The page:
More room means more Red Sox fans in Fenway Park

More room means more Red Sox fans in Fenway Park

BOSTON (AP) -The Boston Red Sox will be able to squeeze several hundred more fans into Fenway Park for each game this season.

The team increased the ballpark's legal capacity after another winter of improvements.

Although some of the changes won't be visible to Fenway patrons, the improved access and code compliance would allow the team to increase its legal capacity from just over 36,000 and sell ``a couple hundred more'' tickets, Red Sox president Larry Lucchino said Wednesday. The team isn't adding seats, although there will be new designated spots along railings for standing room.

The Red Sox have sold out 307 consecutive games and had an average attendance of 36,180 in 2006. Eventually, they hope to be able to sell as many as 39,928 tickets per game.

The oldest and smallest ballpark in the major leagues, Fenway has been upgraded each offseason since the team was sold to a group led by John Henry in 2002. The most visible changes have been new seats above the Green Monster, behind home plate and in the right field upper deck.

This offseason, changes involve a new concourse behind the third base grandstand and renovations to 26 luxury suites.

``We are well over $100 million in terms of investments we have made at Fenway Park,'' Lucchino said. ``And we're still not finished.''

It's not just the fans who will see an improvement: Visiting players now have their own batting cage off their clubhouse that will allow them to take some swings during the game without walking across the field to the old one under the center field bleachers.

The Red Sox got a batting cage off their own dugout in 2005. The visitors' cage will be separated by a window from one of the restaurants embedded in the ballpark, and the restaurant will have access to the cage when there's no game; when there is, diners will be able to watch players hit from their tables.

That also raises the possibility that Red Sox fans might not be so welcoming to opponents.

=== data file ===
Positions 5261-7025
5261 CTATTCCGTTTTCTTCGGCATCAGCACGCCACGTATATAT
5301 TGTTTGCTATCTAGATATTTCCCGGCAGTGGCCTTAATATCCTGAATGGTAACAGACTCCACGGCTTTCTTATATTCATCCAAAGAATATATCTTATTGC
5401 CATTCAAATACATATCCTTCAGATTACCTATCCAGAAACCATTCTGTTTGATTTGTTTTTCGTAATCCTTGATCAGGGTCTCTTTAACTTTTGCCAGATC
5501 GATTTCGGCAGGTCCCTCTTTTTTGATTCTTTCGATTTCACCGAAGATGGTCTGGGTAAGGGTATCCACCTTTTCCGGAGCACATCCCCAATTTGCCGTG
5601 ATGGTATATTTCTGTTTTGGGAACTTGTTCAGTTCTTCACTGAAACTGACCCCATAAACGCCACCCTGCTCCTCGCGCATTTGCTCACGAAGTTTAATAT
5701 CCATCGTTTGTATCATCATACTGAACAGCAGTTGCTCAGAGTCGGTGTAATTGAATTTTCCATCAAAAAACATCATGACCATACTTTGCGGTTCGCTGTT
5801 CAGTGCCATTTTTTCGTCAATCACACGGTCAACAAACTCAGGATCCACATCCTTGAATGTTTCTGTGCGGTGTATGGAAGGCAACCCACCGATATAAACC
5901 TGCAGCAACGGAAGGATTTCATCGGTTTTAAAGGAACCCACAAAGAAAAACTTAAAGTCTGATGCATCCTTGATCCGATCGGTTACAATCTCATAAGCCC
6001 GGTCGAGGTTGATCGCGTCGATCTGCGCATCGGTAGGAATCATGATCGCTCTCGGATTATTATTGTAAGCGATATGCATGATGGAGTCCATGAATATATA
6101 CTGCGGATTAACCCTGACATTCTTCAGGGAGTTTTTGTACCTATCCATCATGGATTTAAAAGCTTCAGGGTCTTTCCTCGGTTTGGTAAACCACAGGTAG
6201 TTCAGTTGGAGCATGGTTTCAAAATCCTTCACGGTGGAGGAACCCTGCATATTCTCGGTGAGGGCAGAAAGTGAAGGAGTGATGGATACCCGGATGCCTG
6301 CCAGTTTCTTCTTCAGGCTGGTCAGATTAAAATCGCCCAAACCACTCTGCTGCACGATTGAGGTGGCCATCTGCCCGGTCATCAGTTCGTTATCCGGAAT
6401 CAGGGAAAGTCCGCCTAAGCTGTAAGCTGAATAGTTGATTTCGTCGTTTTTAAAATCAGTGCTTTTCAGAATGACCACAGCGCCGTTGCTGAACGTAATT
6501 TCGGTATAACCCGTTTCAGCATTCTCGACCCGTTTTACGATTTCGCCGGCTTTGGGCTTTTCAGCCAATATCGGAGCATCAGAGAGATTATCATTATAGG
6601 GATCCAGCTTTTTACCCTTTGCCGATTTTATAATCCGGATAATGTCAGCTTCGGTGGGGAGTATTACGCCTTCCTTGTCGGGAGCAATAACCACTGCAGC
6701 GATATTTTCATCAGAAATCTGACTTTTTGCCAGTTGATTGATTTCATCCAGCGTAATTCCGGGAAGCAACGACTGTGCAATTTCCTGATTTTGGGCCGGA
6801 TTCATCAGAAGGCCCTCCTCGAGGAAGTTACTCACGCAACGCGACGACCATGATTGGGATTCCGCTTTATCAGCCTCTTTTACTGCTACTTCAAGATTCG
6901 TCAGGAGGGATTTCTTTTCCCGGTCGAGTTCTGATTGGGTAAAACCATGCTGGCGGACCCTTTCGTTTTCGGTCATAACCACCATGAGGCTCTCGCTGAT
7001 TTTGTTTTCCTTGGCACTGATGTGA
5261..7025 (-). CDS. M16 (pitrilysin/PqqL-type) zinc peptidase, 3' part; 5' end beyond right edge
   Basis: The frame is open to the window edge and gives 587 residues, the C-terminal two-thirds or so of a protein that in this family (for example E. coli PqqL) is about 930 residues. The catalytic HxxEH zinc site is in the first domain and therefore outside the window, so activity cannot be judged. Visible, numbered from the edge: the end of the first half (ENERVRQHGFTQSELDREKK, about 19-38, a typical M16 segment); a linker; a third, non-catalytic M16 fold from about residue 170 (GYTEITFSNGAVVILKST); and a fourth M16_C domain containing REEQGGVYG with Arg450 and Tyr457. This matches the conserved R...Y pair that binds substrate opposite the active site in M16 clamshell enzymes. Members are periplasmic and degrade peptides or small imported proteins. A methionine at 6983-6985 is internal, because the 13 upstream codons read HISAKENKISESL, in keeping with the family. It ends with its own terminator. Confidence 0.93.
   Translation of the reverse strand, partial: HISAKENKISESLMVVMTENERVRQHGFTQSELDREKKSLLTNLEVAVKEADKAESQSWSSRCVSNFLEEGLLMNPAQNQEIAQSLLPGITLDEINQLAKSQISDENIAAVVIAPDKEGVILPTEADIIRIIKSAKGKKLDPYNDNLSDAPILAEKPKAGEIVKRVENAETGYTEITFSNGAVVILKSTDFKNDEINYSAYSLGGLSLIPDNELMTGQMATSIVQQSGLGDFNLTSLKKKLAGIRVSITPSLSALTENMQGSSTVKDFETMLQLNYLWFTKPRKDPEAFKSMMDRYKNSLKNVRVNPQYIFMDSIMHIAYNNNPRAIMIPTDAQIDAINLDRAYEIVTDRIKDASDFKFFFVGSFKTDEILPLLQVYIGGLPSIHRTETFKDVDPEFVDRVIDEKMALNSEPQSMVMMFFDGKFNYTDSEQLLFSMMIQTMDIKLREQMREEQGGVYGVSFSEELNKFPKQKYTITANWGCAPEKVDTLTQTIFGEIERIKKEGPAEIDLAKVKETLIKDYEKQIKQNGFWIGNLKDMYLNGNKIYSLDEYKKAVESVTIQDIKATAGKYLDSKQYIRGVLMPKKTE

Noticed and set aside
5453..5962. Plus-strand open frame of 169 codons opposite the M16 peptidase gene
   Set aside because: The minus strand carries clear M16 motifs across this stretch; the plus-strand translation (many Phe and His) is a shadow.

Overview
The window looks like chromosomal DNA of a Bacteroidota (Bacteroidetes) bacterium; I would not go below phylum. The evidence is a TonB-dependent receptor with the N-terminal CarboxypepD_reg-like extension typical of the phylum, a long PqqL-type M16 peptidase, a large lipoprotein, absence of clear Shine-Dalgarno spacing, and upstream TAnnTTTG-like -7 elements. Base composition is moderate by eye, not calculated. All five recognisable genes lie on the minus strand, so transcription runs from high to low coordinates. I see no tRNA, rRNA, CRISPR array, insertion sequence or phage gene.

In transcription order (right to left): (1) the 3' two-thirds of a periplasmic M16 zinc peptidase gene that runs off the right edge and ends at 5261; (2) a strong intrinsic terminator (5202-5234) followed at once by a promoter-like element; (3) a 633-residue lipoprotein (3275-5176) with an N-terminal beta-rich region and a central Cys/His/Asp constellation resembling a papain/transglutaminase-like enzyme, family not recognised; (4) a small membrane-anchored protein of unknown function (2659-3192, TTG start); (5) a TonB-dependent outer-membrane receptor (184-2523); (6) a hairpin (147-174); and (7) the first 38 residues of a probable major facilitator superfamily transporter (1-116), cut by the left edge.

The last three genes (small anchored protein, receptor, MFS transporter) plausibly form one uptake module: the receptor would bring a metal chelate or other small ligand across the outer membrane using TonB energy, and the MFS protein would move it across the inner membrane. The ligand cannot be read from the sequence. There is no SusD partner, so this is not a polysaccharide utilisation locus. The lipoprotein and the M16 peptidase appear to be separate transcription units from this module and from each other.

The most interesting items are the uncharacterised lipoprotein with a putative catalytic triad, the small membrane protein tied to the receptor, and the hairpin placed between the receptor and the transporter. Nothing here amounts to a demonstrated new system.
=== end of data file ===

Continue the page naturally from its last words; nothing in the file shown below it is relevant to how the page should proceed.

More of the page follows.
``It's not the fans we're worried about,'' said Janet Marie Smith, the lead Red Sox official on ballpark renovations. ``It's the players we're worried about.''

Other improvements new for 2007 include:

-a new ``Bleacher Bar'' under the center field seats, in the area formerly occupied by the batting cages, that would open during the season.

-a new women's restroom on the third-base side and renovations to the men's room there that was built with the ballpark in 1912.

-vending machines that will allow fans to buy public transportation tickets, called ``CharlieCards,'' inside the ballpark.

-a new stairway to ease congestion behind home plate, resurrecting a plan from 1934 that allowed fans to go directly from Yawkey Way to the grandstand seats,

-cup holders for the field box seats,

-new escalators to the luxury club.

Some of the space for the new areas came from moving NESN, the team's television network, to Watertown. But some Red Sox employees will see things improve: Day-of-game staff like ticket-takers and ushers will have a new dressing room to replace the cramped, hidden-away one that Lucchino called ``Dickensian.''

``Our ushers, ticket takers, and security people have long needed an improved dressing area,'' Lucchino said. ``Such back-of-the-house improvements are not visible, but their effect can be. We ask our event personnel to exude a sense of warmth, welcome, and hospitality, and we know they deserve improved surroundings for their experience as well.''

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